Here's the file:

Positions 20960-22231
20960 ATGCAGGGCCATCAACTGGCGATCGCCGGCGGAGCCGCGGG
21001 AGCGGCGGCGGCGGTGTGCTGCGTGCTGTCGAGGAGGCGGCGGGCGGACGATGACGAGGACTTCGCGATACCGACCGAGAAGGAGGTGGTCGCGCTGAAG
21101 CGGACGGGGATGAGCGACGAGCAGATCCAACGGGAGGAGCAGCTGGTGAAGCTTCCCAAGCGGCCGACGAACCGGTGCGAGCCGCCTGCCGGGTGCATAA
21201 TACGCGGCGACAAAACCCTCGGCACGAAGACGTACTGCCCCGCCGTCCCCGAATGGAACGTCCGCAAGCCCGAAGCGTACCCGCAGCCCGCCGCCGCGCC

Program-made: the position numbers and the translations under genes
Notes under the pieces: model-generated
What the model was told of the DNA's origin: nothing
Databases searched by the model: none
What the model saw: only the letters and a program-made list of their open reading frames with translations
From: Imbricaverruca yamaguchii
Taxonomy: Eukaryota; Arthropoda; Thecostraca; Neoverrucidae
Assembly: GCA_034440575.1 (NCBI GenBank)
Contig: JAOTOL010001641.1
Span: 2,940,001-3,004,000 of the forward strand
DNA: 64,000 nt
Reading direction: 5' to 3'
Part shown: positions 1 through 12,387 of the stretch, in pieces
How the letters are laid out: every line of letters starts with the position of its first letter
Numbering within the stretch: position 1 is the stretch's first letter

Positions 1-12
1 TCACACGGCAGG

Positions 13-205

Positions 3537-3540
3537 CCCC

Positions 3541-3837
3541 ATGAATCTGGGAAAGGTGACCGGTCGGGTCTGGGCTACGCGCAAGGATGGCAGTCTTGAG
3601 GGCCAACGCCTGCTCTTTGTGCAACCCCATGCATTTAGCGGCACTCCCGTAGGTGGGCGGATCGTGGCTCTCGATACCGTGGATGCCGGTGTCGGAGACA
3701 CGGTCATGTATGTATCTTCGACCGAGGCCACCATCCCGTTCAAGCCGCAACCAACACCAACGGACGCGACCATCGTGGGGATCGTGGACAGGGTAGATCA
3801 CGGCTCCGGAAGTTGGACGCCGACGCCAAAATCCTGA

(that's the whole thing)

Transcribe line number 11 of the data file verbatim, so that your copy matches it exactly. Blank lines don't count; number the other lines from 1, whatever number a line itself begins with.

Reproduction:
From: Imbricaverruca yamaguchii